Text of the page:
Graduate Student Council addresses free speech bills

The Graduate Student Council (GSC) passed a bill that allows it to amend its own bylaws at its Tuesday meeting. It addressed resolutions on fossil fuels and confusion on free speech policies in White Plaza.

Many GSC councilors challenged the Fossil Fuel Bill which seeks to create transparency on research funded by companies tied to fossil fuel industries.

Councilor June Choi, a third-year Ph.D Student in earth system science, said “There has to be a line for the companies that the University chooses to engage with, especially when it comes to funded research partnerships.”

“The University should uphold core values of research, integrity, academic responsibility and calling for a commitment to having a binding process for establishing criteria,” Choi said.

Some councilors expressed concern about excessively harsh boundaries. Perry Nielsen Jr. M.A. ’24, Cabinet Director for Graduate Affairs, said, “I believe in rehabilitation and not pure punishment. So, I believe in having a way that these companies could demonstrate that they’re no longer going to be disenfranchising the University, that they’re going to make sure that any sort of industry affiliated programs will be clean.”

Councilor Chris West Jr. added that a nuanced review on the intentions behind donations was important. “Companies establish funded partnerships with academic institutions to enhance their credibility. If we want to accept these companies’ money and allow them to hire our students, we should make sure that they’re using those students to the best of their abilities and trying to actually do good in the world,” West said.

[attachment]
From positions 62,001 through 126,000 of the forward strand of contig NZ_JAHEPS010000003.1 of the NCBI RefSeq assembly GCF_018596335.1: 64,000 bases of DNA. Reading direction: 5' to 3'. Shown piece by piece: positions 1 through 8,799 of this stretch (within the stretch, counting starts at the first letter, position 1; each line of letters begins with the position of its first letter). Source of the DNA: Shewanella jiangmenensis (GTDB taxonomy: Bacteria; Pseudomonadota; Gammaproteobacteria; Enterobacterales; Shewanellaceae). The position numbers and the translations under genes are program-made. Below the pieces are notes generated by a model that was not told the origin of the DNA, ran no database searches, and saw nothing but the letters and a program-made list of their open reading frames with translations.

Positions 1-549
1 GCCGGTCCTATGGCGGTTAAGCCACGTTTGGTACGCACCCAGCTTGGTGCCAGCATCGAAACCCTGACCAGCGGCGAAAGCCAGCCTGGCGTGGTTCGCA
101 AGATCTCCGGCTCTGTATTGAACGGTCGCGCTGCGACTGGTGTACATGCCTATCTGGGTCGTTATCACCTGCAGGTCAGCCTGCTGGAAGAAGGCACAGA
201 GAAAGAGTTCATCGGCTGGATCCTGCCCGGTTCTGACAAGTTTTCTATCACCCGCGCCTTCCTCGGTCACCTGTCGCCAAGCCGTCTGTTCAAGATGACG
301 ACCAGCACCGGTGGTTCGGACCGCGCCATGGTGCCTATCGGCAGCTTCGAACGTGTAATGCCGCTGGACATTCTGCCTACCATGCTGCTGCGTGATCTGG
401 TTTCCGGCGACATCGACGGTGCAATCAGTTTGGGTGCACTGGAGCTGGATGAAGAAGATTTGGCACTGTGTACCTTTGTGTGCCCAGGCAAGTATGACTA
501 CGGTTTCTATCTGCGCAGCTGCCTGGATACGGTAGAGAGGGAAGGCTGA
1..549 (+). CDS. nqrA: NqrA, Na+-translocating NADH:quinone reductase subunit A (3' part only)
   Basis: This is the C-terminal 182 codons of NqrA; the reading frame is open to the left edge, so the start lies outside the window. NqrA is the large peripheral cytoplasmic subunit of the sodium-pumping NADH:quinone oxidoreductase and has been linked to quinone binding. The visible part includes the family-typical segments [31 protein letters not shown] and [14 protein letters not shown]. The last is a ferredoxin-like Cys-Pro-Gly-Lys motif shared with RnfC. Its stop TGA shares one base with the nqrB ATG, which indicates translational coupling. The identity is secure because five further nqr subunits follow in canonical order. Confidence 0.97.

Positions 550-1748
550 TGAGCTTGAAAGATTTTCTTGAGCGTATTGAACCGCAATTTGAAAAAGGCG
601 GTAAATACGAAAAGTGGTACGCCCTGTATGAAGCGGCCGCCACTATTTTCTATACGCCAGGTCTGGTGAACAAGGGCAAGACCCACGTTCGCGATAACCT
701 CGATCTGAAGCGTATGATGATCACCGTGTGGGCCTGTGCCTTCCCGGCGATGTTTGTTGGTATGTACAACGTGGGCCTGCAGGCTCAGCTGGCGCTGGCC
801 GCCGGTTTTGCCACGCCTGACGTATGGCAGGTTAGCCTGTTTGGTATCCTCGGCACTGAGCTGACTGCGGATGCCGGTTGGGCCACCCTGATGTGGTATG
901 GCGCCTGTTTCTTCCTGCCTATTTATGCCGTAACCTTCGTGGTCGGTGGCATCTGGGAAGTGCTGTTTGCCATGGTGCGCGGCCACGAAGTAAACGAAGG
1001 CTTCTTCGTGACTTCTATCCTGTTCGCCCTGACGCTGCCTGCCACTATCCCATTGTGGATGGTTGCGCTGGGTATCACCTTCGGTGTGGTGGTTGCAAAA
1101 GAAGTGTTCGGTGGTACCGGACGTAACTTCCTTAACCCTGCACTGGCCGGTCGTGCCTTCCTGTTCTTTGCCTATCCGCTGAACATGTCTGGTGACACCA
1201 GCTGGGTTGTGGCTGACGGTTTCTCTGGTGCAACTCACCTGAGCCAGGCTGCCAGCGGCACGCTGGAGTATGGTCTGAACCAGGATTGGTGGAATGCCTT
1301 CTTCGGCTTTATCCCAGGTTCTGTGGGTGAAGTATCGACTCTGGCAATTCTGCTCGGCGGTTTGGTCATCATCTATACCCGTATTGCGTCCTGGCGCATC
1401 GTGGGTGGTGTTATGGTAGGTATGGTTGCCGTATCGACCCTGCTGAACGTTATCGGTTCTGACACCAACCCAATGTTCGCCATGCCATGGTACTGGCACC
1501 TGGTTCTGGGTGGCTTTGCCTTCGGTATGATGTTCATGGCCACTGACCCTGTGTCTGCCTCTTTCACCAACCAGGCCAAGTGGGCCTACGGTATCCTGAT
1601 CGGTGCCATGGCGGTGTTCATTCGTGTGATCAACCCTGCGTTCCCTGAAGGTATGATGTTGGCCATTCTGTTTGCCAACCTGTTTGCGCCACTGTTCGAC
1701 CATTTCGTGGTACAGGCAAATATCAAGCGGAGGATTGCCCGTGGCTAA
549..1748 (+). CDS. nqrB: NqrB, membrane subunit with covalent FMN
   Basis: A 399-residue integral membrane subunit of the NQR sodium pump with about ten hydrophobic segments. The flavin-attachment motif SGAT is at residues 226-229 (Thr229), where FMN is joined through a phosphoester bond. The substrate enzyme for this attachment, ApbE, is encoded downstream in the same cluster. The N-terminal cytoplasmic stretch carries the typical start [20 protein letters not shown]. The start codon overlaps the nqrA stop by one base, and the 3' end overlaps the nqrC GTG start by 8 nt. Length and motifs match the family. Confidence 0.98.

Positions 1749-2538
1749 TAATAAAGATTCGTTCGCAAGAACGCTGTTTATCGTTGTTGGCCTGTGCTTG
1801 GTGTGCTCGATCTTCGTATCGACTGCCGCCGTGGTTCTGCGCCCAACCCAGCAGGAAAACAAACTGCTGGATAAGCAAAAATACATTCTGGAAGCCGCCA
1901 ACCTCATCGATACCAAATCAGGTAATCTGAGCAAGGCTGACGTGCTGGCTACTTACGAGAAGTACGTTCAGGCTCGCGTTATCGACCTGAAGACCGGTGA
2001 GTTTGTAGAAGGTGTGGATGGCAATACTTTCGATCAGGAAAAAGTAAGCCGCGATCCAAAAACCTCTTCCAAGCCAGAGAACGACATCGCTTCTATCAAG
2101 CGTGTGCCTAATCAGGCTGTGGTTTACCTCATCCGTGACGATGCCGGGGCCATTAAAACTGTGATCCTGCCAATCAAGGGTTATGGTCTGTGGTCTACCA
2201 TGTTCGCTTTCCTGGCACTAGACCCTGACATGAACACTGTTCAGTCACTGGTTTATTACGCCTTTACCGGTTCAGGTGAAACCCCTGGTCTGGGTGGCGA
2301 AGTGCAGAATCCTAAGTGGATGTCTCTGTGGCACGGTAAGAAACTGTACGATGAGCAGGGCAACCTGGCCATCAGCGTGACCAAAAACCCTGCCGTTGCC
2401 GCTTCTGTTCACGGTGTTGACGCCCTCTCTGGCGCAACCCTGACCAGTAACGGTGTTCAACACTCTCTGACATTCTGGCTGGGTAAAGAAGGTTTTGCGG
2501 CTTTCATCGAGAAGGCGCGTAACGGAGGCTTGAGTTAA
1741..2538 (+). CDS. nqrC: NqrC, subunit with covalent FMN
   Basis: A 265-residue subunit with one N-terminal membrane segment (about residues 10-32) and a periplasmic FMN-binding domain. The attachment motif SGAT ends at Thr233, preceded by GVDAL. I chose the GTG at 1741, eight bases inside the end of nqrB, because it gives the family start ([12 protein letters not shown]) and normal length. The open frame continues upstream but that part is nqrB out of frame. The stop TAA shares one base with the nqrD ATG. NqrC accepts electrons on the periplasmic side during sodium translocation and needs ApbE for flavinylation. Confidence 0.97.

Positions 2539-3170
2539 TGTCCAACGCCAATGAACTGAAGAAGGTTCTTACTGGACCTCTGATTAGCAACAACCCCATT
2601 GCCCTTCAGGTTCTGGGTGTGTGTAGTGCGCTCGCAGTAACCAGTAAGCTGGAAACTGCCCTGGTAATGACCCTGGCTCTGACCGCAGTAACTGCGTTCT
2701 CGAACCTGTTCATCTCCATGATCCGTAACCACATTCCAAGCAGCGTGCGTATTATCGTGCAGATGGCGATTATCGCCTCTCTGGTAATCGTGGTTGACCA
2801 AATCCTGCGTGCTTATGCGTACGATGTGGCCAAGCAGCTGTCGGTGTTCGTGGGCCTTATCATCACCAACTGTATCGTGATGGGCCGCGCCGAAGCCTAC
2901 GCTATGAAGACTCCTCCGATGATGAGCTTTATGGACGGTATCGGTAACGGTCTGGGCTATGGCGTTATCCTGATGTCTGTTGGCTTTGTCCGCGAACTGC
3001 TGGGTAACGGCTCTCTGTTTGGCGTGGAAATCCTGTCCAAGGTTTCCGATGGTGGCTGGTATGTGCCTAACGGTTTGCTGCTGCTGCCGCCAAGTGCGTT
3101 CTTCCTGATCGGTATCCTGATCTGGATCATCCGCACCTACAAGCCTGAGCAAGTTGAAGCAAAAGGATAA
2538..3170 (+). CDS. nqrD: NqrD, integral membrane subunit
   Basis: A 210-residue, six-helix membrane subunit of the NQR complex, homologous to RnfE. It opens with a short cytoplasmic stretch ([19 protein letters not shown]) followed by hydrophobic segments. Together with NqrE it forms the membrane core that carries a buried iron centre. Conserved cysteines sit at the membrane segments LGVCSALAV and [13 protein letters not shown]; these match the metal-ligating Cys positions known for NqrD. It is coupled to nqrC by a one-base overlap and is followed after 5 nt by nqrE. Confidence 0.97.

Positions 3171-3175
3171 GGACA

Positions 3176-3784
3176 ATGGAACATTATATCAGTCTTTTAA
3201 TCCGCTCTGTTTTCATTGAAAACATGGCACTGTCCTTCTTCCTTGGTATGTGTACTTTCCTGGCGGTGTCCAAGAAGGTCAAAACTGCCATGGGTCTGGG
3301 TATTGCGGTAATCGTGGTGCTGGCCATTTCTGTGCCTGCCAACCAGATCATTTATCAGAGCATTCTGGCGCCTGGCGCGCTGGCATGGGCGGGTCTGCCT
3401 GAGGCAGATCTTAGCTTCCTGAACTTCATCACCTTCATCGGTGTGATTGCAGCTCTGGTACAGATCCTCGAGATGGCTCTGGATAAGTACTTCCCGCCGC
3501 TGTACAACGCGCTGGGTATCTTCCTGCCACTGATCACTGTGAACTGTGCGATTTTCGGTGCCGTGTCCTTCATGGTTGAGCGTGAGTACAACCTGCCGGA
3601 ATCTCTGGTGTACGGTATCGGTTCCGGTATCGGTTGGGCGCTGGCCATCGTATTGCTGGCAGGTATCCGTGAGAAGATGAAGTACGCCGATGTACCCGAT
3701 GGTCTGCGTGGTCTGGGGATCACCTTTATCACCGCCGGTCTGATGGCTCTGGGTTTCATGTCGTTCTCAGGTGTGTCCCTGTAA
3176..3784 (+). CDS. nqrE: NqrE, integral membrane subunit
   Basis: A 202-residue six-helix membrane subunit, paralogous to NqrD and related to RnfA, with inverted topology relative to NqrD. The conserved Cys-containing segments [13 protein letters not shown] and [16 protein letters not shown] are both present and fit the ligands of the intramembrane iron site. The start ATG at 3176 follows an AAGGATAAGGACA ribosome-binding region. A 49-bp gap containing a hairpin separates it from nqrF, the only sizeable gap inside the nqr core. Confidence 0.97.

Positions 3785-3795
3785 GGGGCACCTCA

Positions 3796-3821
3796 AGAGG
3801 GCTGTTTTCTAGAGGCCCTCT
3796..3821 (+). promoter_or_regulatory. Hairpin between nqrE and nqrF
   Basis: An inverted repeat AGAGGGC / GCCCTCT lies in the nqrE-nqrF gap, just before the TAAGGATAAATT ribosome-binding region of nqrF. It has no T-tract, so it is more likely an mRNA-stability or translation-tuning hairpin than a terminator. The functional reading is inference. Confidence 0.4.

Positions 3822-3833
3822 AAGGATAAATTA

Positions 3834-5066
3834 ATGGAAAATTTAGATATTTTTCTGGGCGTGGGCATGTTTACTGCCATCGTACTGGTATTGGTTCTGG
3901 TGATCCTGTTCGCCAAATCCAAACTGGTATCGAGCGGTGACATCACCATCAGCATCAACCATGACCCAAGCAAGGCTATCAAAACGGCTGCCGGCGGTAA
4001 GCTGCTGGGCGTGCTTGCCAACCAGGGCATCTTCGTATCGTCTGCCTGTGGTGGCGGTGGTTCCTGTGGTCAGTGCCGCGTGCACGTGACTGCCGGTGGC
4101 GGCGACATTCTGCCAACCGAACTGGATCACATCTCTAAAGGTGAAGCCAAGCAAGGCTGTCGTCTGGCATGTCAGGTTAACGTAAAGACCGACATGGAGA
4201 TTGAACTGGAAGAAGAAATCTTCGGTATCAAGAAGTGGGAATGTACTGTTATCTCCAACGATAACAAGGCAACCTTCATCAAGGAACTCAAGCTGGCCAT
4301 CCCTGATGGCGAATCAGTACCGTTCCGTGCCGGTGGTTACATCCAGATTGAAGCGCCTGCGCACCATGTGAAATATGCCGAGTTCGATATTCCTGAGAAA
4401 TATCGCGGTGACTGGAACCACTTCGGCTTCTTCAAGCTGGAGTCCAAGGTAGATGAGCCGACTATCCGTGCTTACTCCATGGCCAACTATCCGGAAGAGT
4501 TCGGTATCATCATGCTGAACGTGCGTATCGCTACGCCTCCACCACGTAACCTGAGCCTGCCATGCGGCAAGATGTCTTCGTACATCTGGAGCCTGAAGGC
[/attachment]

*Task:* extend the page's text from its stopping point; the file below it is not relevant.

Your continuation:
Councilors also delved into concerns around communication between Vaden Health Services and students. “Vaden should improve their communication with students and make sure they’re sending them to the right services,” Nielsen said. To mitigate concerns, GSC plans to host monthly seminars to provide “a brief overview of Vaden,” Nielsen said.

Councilors debated efforts to change the language around White Plaza’s portrayal as a free speech area. As the Stanford Free Expression website has not seen updates since 2017, some councilors said regulations and monitoring of policy is challenging. 

“White Plaza is specifically an area for outside individuals to express their free speech on Stanford’s campus. As a student, you have different rights to express on this campus than someone who is not a student,” Nielsen said. Members proposed solutions to student concerns, especially for those involved in protesting and encampment in the White Plaza. One proposed surveys about student spaces not tied to a reservation fee. 

According to Stanford’s freedom of expression policies, the University “firmly supports the rights of all members of the University community to express their views or to protest against actions and opinions with which they disagree.”

“Free expression is all good until you are disrupting. Your rights are somewhat restricted because you are disrupting the policy on campus disruptions,” Nielsen said.

Counselors passed a joint bill to overhaul the graduate student council bylaws, which would allow the “the GSC [to] amend its bylaws to clarify and update them to meet current needs.” According to the resolution, there are bylaws that represent definitions to inherit from the ASSU Constitution, some of which are no longer used.

Elizabeth Park, GSC co-chair and third-year Ph.D. student in chemistry said that the purpose of this joint bill was to “clarify the language, remove anything redundant with the Constitution and also make things gender level.” The bill was passed with 9 in favor and 1 opposed. 

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